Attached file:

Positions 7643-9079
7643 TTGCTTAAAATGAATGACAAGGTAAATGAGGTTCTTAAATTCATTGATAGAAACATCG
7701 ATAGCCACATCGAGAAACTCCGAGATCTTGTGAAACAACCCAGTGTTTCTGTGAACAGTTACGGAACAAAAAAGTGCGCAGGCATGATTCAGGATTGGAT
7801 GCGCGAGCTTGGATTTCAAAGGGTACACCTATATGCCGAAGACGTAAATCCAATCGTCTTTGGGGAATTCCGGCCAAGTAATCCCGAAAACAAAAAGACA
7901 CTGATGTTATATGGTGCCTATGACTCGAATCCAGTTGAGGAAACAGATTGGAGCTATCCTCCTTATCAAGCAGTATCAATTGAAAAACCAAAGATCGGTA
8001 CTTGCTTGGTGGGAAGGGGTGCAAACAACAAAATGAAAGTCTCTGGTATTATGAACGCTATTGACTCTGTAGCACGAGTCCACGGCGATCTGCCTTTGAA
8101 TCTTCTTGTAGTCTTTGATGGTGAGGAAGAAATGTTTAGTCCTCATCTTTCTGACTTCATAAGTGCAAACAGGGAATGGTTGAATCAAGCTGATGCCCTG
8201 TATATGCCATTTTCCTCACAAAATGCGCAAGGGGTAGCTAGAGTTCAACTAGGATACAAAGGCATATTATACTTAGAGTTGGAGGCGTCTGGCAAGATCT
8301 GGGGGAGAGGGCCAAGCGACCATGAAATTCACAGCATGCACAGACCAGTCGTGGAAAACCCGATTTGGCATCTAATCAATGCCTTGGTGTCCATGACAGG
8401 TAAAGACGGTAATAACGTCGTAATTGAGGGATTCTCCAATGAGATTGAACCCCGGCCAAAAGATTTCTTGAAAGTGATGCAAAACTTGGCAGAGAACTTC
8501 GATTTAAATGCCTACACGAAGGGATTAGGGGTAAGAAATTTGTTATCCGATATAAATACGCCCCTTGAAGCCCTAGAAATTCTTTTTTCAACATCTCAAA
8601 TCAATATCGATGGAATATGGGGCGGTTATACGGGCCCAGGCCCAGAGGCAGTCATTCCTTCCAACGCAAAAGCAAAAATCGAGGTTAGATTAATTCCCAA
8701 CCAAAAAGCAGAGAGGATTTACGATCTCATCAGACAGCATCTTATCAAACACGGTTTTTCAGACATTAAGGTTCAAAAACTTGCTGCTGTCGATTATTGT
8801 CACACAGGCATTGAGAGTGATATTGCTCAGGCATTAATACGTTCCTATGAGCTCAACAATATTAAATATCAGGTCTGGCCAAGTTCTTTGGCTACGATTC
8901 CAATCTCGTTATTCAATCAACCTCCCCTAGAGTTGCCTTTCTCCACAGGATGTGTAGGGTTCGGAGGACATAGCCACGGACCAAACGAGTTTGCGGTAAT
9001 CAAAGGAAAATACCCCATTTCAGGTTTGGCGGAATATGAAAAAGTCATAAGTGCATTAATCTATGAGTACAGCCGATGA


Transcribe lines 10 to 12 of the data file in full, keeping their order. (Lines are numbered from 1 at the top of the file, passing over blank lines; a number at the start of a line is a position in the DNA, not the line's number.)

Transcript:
8401 TAAAGACGGTAATAACGTCGTAATTGAGGGATTCTCCAATGAGATTGAACCCCGGCCAAAAGATTTCTTGAAAGTGATGCAAAACTTGGCAGAGAACTTC
8501 GATTTAAATGCCTACACGAAGGGATTAGGGGTAAGAAATTTGTTATCCGATATAAATACGCCCCTTGAAGCCCTAGAAATTCTTTTTTCAACATCTCAAA
8601 TCAATATCGATGGAATATGGGGCGGTTATACGGGCCCAGGCCCAGAGGCAGTCATTCCTTCCAACGCAAAAGCAAAAATCGAGGTTAGATTAATTCCCAA